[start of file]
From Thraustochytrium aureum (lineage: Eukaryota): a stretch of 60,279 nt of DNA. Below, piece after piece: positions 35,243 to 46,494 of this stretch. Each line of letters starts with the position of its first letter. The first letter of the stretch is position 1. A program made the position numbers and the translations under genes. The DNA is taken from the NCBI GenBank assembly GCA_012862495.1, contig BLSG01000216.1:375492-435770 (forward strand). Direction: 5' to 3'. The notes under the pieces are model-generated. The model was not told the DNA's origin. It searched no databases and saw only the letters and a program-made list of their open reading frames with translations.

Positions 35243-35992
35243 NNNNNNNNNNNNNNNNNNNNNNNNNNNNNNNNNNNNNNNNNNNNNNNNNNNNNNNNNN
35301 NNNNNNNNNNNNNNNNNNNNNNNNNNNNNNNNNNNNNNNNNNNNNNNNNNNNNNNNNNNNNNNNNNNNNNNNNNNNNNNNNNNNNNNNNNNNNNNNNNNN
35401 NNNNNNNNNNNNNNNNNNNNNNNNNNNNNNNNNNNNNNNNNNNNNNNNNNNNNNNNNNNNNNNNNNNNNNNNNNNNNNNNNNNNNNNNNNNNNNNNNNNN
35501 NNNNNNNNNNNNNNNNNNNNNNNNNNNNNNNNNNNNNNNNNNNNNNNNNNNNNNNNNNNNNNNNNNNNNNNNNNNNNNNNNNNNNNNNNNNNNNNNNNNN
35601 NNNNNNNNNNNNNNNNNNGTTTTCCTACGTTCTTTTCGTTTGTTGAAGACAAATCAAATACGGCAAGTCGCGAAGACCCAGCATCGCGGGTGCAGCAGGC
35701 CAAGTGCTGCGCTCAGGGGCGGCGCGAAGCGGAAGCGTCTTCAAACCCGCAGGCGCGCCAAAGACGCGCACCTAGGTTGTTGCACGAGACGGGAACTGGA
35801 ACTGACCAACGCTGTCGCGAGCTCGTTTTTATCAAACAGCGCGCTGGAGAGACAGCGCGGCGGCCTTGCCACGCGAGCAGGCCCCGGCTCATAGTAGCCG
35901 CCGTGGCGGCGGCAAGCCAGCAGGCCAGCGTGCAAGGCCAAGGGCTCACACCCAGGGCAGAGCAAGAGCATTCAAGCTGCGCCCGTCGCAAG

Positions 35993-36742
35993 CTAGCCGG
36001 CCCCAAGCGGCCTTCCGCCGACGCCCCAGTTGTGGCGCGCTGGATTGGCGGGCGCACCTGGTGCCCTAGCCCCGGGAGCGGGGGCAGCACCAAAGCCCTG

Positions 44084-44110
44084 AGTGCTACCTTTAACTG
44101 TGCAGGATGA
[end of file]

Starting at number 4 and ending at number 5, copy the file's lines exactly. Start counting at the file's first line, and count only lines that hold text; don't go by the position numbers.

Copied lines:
35301 NNNNNNNNNNNNNNNNNNNNNNNNNNNNNNNNNNNNNNNNNNNNNNNNNNNNNNNNNNNNNNNNNNNNNNNNNNNNNNNNNNNNNNNNNNNNNNNNNNNN
35401 NNNNNNNNNNNNNNNNNNNNNNNNNNNNNNNNNNNNNNNNNNNNNNNNNNNNNNNNNNNNNNNNNNNNNNNNNNNNNNNNNNNNNNNNNNNNNNNNNNNN